Ashleigh Young draws on her own confusion, family history, and an idiosyncratic sensibility in her book of essays.
Jung Young Moon’s novel eschews traditional notions of plot, character, and conflict in favour of a digressive dreamscape.
The American crime writer Don Winslow opened the 2019 Toronto International Festival of authors with an insightful conversation about writing, genre, and the U.S. war on drugs.
Robert Louis Stevenson’s 1884 chiller “The Body-Snatcher” is a tale of supernatural horror with moral overtones.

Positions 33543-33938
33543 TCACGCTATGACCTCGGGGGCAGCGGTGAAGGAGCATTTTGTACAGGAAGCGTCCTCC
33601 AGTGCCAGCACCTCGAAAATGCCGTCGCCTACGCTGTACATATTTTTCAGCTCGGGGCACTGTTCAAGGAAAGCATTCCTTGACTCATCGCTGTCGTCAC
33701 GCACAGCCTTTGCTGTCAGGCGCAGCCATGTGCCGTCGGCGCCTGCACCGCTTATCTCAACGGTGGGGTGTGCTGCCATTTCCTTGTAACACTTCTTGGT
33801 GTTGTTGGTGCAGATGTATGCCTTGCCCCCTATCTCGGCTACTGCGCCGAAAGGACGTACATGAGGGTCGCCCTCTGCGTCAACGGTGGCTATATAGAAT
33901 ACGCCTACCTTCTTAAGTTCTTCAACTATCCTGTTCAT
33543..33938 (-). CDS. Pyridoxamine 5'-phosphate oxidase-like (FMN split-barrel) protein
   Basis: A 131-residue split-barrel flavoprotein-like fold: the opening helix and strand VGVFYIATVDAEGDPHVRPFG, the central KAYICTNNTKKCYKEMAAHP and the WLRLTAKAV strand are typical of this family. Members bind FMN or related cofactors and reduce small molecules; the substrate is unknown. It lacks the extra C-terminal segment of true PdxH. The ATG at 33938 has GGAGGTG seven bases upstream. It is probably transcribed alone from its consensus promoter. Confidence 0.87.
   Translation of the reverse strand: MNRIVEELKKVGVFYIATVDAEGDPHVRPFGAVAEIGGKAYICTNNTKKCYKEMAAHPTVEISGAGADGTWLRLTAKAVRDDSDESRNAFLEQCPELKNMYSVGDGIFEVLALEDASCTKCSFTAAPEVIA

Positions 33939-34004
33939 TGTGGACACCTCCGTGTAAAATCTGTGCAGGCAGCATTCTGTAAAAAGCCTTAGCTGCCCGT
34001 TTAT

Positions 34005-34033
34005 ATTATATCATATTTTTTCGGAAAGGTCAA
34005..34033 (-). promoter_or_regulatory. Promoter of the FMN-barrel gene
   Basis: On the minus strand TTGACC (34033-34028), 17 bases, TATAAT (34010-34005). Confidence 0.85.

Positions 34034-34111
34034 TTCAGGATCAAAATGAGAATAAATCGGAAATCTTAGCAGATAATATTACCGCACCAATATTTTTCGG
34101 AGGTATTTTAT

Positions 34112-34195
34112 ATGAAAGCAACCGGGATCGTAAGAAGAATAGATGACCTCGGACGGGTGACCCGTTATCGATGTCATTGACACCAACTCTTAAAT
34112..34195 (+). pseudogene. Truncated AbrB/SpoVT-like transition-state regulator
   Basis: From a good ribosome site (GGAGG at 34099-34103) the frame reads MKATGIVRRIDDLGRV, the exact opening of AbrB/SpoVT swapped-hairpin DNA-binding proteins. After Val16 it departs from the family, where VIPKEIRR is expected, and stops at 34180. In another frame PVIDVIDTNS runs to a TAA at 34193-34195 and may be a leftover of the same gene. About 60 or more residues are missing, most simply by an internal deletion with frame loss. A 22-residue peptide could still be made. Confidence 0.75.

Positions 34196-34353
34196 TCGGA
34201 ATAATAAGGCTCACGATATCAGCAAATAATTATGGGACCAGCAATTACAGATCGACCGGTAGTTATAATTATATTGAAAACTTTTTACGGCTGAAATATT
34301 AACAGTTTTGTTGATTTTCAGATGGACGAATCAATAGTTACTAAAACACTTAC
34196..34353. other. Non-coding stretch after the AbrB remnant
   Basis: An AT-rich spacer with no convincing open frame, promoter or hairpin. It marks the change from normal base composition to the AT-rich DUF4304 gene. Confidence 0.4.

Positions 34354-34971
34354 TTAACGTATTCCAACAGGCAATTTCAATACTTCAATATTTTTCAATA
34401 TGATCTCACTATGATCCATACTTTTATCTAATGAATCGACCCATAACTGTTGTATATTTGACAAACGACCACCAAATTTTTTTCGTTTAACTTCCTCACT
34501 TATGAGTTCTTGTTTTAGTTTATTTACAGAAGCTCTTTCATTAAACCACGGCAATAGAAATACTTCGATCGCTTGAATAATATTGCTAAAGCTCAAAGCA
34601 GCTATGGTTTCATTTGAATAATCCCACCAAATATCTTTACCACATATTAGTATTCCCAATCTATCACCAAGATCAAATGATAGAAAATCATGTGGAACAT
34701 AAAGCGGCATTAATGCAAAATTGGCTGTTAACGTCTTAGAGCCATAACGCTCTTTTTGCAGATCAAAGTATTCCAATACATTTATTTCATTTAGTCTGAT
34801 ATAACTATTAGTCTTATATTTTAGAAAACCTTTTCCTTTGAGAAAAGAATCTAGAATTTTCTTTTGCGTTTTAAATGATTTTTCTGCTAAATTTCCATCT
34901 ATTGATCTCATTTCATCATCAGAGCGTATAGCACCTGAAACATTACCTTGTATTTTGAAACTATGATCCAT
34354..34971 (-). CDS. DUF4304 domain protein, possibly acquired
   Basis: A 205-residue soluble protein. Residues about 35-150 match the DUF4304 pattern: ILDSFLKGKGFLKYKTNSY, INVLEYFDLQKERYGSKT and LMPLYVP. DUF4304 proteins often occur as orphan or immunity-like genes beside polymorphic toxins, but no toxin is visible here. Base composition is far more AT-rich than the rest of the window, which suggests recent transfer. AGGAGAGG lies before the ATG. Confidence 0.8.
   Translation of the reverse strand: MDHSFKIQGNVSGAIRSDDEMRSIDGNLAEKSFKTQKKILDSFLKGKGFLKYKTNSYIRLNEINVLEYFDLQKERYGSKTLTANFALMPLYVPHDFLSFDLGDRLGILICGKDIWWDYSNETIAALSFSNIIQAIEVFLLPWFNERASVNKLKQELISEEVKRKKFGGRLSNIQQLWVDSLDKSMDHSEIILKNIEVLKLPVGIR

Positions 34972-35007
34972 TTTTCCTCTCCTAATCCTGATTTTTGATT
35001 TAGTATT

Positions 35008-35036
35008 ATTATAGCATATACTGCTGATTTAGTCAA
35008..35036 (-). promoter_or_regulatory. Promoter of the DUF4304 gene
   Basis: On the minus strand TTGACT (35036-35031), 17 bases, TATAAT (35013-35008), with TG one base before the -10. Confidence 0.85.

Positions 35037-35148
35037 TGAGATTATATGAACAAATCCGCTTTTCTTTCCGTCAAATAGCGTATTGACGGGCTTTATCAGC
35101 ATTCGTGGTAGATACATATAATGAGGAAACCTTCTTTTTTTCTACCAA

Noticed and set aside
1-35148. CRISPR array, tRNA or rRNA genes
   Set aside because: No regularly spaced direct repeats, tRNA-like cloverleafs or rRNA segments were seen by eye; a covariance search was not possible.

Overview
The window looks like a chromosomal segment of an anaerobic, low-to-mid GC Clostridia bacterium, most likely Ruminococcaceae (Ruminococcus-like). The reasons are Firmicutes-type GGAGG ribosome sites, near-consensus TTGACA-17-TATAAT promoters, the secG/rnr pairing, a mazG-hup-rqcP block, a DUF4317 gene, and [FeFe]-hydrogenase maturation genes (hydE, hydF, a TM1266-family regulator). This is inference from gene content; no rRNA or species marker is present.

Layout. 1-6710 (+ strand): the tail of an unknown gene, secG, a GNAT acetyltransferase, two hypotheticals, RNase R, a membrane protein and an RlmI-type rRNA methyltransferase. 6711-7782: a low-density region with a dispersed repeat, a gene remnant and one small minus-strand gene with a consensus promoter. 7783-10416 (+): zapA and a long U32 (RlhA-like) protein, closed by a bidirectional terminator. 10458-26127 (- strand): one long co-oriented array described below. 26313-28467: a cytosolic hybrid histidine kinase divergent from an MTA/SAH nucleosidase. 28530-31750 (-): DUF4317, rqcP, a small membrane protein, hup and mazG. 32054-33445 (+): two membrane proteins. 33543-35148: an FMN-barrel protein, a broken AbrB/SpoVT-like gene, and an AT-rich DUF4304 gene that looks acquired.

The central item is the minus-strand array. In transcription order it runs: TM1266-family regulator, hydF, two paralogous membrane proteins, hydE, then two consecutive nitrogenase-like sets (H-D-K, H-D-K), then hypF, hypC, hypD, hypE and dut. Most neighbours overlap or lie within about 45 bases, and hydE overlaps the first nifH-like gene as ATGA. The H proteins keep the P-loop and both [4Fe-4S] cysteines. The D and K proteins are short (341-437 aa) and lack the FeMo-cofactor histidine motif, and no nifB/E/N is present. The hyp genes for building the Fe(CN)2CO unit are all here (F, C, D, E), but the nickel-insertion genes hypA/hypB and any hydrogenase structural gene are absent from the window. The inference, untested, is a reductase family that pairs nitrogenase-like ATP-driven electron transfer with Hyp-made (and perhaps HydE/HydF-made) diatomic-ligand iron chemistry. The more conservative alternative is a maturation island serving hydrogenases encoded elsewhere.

Kevin Barry’s third novel features two career criminals waiting at a seedy Spanish port for the arrival of the estranged daughter of one of them.
Harold Bloom antagonized academics and cultural theorists, but remained a staunch advocate of transcendence through literature.
Benjamin Moser’s biography of Susan Sontag presents its subject as a mass of contradictions.
A copy of D.H. Lawrence’s notorious novel, marked up by a British judge’s wife, will remain in the U.K. following a successful crowdfunding campaign.
Muriel Spark’s pitiless treatment of her characters is on full display in the merciless irony of “A Member of the Family.”
In addition to being a sprawling and complex work of fiction, Lucy Ellmann’s Ducks, Newburyport offers a master class in the art of the aphorism.